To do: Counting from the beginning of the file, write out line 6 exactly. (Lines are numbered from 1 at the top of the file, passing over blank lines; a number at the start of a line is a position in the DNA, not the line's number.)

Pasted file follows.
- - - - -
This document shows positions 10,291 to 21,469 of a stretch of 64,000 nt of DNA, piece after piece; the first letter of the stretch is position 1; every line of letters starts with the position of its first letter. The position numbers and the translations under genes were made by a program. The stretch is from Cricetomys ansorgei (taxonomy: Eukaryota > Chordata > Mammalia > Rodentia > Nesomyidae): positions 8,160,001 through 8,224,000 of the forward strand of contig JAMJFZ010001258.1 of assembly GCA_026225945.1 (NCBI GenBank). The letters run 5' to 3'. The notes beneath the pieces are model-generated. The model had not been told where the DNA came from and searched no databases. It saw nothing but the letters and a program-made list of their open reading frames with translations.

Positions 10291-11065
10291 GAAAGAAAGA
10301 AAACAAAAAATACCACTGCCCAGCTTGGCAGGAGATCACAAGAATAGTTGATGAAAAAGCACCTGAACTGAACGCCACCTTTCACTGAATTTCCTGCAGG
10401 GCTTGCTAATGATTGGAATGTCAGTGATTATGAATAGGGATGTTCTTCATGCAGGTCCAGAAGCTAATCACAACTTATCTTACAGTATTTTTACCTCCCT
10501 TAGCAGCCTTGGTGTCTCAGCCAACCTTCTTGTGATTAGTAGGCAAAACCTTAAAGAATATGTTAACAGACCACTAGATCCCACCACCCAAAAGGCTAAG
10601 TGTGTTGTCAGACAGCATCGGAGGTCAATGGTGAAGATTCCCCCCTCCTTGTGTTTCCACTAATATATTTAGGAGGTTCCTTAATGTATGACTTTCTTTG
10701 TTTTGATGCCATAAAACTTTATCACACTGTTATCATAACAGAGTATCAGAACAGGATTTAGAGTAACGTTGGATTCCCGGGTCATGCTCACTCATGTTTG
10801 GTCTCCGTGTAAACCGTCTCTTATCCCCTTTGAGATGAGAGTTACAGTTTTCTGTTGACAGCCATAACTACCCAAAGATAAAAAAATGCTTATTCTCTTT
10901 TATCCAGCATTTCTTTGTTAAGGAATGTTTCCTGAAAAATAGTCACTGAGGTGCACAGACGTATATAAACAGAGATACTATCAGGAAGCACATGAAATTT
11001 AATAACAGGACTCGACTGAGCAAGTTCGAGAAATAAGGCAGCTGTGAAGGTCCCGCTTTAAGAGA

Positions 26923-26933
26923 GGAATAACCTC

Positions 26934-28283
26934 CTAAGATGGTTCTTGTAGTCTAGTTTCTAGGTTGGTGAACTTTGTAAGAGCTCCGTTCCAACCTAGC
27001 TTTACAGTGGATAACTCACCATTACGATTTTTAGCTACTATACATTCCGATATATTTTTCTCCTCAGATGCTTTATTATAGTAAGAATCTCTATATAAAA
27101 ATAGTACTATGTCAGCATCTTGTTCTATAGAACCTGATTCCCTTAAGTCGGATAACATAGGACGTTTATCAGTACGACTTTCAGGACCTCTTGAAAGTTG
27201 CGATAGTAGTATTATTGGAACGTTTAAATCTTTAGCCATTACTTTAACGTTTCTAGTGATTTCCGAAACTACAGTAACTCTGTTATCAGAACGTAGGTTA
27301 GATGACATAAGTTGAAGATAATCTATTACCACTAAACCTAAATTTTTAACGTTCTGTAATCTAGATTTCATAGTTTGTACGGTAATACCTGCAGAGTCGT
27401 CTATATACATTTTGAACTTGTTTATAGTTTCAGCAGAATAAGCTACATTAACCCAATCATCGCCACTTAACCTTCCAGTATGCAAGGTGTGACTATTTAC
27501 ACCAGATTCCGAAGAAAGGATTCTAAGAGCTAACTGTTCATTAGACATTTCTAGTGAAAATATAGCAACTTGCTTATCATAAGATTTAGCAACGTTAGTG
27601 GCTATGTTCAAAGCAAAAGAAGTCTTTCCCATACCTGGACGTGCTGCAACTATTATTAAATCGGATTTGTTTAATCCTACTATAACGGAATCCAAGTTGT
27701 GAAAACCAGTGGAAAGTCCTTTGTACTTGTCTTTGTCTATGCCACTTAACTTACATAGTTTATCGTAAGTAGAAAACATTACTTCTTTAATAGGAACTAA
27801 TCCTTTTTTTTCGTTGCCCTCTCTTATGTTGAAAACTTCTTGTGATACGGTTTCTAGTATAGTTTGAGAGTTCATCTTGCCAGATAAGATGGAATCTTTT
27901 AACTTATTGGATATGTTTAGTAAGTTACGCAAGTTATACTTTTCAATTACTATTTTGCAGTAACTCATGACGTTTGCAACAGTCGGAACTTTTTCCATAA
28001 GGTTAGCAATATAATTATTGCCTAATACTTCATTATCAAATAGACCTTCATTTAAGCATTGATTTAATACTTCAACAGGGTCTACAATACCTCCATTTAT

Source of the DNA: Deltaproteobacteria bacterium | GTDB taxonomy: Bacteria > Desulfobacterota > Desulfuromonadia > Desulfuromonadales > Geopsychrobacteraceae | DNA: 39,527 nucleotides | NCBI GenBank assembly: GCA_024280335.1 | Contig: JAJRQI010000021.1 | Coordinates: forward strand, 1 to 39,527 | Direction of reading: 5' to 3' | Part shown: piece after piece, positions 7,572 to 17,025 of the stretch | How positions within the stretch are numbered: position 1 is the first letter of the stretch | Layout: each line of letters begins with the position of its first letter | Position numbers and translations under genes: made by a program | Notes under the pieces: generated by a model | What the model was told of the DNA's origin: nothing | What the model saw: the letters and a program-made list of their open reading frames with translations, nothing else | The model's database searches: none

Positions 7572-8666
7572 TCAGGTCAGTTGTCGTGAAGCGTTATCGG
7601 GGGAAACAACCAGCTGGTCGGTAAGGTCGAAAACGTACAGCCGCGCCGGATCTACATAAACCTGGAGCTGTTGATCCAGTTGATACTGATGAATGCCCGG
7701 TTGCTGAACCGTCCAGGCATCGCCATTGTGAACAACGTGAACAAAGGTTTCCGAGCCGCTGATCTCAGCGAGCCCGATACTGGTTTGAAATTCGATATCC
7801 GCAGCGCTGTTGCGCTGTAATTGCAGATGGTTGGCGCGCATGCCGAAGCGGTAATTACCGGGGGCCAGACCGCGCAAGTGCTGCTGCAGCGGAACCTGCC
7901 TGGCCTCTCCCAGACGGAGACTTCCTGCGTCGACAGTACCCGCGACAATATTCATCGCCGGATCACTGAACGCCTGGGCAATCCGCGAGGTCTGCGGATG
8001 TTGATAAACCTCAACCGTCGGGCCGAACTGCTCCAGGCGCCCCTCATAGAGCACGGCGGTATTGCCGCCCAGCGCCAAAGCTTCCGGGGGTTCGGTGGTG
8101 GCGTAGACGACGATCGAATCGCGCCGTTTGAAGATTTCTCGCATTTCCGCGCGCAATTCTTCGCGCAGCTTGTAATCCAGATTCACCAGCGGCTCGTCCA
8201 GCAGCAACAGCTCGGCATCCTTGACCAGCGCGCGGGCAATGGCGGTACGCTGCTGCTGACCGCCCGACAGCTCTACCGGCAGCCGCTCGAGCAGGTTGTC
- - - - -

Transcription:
10501 TAGCAGCCTTGGTGTCTCAGCCAACCTTCTTGTGATTAGTAGGCAAAACCTTAAAGAATATGTTAACAGACCACTAGATCCCACCACCCAAAAGGCTAAG